Solar day: 29.5 Earth days
How We Study the Moon
Until the advent of spaceflight, we could only study the Moon with telescopes — and starting in the 1940s, radar. The 1960s Space Race between the U.S. and Soviet Union resulted in dozens of robotic spacecraft being launched to fly by, orbit, and land on the Moon. Neil Armstrong and Buzz Aldrin became the first humans to walk on the Moon in 1969 as part of NASA’s Apollo program.
From 1969 to 1972, six Apollo missions sent 12 people to the lunar surface. Astronauts returned a total of 382 kilograms (842 pounds) of lunar soil, rock and core samples to Earth. The Soviet Union, using three robotic sample missions from 1970 to 1976, returned about 300 grams of material to Earth.
One of the best ways to piece together the complex history of the Moon is bringing lunar samples back to Earth. The instruments required to precisely determine the age of Moon rocks are still too big and too power-hungry for use on a spacecraft.
The samples returned to Earth by the Apollo and Luna missions taught us a lot about the Moon’s history. But they all came from the Moon’s near side, where spacecraft can communicate directly with Earth, in places near the Moon’s equator and in places where the terrain made for safe landings. To continue piecing together the complex history of the Moon, we need samples from new locations.
Recent lunar missions
In late 2020, China’s Chang’e-5 spacecraft landed in a younger, unexplored region of the Moon. It collected about 1.7 kilograms (3.75 pounds) of samples and blasted them back to Earth. American scientists list a sample return mission to the South Pole Aitken-Basin as a top planetary exploration priority. We know this basin, which was formed by a huge impact on the Moon's farside, is the Moon’s oldest, but we don’t know exactly how old.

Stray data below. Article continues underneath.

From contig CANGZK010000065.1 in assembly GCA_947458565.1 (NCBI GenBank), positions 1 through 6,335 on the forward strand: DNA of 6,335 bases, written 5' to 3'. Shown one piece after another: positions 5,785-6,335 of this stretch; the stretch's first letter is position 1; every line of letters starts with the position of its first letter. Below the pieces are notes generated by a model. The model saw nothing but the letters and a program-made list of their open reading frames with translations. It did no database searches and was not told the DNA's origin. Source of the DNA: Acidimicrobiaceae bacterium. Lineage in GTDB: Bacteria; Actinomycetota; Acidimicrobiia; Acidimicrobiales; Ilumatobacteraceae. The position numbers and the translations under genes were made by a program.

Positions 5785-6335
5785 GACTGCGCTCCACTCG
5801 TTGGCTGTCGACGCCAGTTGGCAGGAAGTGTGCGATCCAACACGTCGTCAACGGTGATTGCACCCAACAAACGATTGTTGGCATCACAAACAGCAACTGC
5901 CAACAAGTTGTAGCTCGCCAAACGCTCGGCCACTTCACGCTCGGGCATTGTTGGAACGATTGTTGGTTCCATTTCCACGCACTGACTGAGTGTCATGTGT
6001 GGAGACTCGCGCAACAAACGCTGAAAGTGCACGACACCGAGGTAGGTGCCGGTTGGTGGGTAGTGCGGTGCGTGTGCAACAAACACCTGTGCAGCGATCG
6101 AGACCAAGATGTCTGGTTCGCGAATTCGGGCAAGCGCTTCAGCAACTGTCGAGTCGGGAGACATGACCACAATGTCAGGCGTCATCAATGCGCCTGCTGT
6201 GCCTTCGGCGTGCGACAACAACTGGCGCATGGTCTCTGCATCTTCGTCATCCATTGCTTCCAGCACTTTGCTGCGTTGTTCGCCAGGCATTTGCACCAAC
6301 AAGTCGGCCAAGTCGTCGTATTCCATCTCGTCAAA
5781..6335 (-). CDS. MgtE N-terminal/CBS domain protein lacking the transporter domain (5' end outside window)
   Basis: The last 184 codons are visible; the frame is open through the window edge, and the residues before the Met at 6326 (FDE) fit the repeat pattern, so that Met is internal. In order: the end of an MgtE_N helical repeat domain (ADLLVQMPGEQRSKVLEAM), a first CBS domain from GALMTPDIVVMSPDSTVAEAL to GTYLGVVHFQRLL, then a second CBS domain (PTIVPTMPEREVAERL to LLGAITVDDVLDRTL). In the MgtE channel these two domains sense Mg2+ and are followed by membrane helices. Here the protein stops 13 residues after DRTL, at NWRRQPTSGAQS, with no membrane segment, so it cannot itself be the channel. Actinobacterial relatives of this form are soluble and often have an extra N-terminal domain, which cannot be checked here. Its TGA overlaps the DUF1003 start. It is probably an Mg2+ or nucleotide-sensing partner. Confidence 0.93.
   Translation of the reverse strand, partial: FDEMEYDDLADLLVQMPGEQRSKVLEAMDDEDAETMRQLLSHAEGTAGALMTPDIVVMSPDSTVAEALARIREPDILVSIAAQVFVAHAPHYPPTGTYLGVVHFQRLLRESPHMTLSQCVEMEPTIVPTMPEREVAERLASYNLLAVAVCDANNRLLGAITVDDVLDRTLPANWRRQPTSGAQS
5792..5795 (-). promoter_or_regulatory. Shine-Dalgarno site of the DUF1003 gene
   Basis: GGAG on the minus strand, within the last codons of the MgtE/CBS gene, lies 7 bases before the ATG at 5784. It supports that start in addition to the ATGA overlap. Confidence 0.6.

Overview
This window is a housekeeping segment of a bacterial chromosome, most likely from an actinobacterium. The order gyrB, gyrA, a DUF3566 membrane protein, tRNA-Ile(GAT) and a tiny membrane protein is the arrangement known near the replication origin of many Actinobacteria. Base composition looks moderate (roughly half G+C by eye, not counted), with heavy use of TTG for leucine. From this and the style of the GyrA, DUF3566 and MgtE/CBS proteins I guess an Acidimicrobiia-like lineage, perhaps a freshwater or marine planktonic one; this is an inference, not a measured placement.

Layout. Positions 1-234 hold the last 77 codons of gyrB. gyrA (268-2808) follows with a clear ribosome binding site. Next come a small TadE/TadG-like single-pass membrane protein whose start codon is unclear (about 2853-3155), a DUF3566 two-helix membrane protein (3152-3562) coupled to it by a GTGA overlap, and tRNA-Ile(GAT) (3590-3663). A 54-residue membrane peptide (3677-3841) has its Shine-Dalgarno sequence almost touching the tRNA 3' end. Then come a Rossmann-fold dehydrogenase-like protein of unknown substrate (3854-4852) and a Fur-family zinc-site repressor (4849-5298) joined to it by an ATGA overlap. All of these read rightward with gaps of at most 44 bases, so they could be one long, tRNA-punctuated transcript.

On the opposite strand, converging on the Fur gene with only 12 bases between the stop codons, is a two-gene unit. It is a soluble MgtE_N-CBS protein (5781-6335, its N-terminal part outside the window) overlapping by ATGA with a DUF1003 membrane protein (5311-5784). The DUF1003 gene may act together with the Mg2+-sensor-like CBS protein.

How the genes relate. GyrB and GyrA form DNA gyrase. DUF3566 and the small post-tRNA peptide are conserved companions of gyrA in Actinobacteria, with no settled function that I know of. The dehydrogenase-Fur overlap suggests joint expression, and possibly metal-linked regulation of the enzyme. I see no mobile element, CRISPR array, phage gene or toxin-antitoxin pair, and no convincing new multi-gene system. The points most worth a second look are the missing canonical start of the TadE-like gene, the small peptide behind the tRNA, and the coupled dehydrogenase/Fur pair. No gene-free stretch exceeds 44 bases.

Missions to the lunar farside require a communications relay satellite. China launched one in 2018 ahead of the landing of the Chang’e-4 mission — which included the Yutu-2 rover — in a crater atop the South Pole Aiken-Basin in 2019.
Another focus for lunar scientists is water ice on the Moon's poles: How did it get there, and how is it related to Earth’s water? India’s Chandrayaan-2 orbiter, launched in 2019, is mapping and measuring the ice. NASA plans to launch the VIPER rover to a location near the Moon's permanently shadowed regions, and study the ice up close. VIPER is part of NASA’s Commercial Lunar Payload Services (CLPS) program, which will regularly land missions starting in 2022.
NASA’s Artemis program aims to land astronauts near the Moon’s south pole as soon as 2025, as part of a long-term plan to send humans to Mars. Like the Apollo program, Artemis is expected to offer new scientific opportunities, including lunar sample return.
How you can support Moon exploration
Since 2013, The Planetary Society has supported a technology called PlanetVac, a low-cost sample collection system built by Honeybee Robotics in Pasadena, California. Our members funded a lab test of the technology in 2013, and an actual rocket flight in 2018. NASA has since selected PlanetVac to fly to the Moon as part of its CLPS program as early as 2024.
Although the samples collected during the demo won’t get sent back to Earth, the mission will advance sample collection technology, which helps us better understand the Moon and other worlds.
We’re continuing to track NASA’s Artemis program in accordance with our human spaceflight principles. Sign up for the Space Advocate Newsletter and The Downlink to find out when we have specific actions you can take as a space advocate.
Acknowledgments: This page is authored and maintained by Jatan Mehta.